Exchange-traded funds (ETF) are becoming the product of choice for a growing number of retail clients and financial advisors around the world, according to Deborah Fuhr, managing partner with ETFGI LLP

Speaking at the 2014 Exchange Traded Forum, hosted by Radius Financial Education in Toronto on Monday, Fuhr said ETF assets under management (AUM) are likely to surpass alternative management strategies and services, like hedge funds.

“Hedge funds and fund of funds are not forecast to grow quickly this year,” said Fuhr. “[We’re] likely to see the ETF industry in terms of assets surpass the hedge fund industry.”

Currently, hedge funds hold US$2.5 trillion in AUM across 8,000 funds, according to Fuhr. Meanwhile, ETFs had US$2.4 trillion in AUM at the end of 2013. Fuhr predicts that AUM held by the ETF industry will increase by 20% to 25% on a compound annual growth basis over the next five years.

Looking specifically at the U.S., the sales tactics of companies such as San Francisco-based Charles Schwab Corp. are one of the big drivers of growth in ETFs. Charles Schwab, along with TD Ameritrade Corp. in Omaha and Fidelity Investments in Boston, offer free ETF trading to clients on their online platforms, said Fuhr, in the hopes of future selling opportunities.

“The challenge is getting people to open an account,” said Fuhr. “Once the account is there you can talk to them, you can cross sell.” For instance, the client may buy individual stocks or might have funds to rollover into an IRA.

“This is increasingly happening, it’s starting to happen in other markets,” she said, “and this just shows that ETFs are being embraced by retail and also by financial advisors.”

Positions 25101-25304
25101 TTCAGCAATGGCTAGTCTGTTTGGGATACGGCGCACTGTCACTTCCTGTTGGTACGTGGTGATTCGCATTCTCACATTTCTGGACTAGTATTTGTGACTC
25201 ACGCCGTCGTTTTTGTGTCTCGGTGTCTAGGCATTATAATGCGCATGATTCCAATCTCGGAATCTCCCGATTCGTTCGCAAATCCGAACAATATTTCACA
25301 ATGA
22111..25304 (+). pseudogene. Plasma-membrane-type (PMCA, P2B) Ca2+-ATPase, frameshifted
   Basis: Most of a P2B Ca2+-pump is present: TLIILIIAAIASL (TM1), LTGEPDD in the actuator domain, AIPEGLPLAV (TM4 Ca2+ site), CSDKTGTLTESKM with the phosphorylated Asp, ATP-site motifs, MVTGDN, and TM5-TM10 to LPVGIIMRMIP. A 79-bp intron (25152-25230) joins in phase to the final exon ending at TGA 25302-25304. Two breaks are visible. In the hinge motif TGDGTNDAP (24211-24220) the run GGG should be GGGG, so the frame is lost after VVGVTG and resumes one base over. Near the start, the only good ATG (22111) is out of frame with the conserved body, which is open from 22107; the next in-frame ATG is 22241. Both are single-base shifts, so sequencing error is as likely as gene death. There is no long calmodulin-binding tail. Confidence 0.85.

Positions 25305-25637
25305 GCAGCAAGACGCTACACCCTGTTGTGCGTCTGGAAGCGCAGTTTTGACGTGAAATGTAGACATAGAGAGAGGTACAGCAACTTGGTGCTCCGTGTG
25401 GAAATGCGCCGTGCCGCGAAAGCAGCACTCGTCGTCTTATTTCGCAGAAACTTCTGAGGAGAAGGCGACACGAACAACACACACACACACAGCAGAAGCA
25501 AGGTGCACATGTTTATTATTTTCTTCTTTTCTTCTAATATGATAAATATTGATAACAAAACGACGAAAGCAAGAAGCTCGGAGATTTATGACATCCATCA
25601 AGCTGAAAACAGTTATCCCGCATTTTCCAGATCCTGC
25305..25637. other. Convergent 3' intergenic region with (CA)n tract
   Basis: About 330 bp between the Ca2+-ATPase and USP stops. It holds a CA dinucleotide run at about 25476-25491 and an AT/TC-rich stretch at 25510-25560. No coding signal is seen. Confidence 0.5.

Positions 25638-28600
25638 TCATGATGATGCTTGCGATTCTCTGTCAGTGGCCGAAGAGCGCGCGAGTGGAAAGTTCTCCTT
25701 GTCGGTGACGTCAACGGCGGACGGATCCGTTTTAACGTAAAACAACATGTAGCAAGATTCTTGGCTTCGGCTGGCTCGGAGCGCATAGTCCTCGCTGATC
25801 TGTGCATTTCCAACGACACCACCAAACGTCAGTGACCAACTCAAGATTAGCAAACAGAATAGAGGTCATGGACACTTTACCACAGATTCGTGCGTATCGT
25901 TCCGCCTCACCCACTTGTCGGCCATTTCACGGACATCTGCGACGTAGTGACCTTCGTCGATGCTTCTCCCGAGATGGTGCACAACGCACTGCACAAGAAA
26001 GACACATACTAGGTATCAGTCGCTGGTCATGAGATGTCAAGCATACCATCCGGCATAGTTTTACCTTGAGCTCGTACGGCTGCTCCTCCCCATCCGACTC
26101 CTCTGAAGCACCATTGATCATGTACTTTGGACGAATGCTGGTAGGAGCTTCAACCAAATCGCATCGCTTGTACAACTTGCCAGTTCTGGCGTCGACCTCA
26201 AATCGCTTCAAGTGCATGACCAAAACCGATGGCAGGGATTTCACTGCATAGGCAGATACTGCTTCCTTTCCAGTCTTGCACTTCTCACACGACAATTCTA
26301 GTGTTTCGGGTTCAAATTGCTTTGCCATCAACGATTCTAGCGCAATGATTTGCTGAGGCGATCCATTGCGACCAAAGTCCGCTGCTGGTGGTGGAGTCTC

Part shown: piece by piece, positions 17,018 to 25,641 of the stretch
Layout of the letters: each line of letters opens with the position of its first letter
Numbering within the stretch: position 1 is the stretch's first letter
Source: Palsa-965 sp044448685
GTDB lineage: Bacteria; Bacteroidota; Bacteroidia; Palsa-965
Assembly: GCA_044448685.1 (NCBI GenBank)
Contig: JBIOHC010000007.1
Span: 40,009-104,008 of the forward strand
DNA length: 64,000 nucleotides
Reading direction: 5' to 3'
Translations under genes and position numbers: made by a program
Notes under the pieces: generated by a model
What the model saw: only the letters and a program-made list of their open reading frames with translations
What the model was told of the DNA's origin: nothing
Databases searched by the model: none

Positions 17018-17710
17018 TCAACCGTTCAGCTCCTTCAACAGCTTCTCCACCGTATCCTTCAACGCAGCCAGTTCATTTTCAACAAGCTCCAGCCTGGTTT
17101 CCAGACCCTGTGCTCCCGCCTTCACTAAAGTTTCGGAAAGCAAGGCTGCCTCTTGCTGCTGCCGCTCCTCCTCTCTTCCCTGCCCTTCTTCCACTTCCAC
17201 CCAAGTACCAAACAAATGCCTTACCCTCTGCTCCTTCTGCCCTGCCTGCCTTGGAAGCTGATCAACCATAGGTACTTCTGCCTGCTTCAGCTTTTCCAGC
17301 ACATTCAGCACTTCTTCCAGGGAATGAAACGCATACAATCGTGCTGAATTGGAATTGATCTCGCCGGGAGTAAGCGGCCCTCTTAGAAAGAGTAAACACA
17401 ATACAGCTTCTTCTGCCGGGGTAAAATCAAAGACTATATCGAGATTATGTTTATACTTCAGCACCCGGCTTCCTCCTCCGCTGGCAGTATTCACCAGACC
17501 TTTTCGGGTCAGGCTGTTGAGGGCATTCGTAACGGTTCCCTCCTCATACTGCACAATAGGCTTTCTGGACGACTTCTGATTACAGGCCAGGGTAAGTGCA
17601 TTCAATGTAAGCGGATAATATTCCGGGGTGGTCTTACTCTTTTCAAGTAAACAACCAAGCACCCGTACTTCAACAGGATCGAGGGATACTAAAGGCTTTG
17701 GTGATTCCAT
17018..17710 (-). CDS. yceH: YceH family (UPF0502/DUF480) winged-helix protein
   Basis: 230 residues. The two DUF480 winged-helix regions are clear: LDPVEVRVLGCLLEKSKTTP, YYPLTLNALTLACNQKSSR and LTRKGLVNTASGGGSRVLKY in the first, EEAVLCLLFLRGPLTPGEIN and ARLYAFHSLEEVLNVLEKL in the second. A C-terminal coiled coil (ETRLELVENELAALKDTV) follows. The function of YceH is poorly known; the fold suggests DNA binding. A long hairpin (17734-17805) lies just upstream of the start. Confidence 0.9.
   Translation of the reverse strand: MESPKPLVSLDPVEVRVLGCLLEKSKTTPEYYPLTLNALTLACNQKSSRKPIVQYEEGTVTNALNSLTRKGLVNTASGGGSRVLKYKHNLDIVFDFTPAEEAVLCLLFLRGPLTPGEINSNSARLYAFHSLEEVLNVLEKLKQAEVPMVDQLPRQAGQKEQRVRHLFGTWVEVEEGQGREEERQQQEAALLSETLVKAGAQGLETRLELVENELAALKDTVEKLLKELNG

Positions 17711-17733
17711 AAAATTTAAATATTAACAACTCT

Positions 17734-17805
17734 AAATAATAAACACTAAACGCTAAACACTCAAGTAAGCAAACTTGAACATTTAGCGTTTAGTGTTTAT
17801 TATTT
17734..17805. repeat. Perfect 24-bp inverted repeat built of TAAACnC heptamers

As well, ETFs are picking up traction in Europe due to regulatory changes. The ban on embedded trailing commissions in the United Kingdom means financial advisors and their firms are offering clients different services and product solutions. For instance, many firms are now building risk profiles of their clients and offering packaged solutions — which often consist of ETFs — that fall within those parameters, said Fuhr.

Furthermore, there is a growing segment of affluent retail clients in Europe who are not interested in paying for advice when they never had to before, according to Fuhr. As such, many of these investors are turning to platforms offering model portfolios that can be updated by them or — for a higher fee — be rebalanced automatically.

“It is interesting to watch the changes,” she said. “ETFs as a percent of the global mutual fund industry is pretty small but it has been growing and it continues to grow.”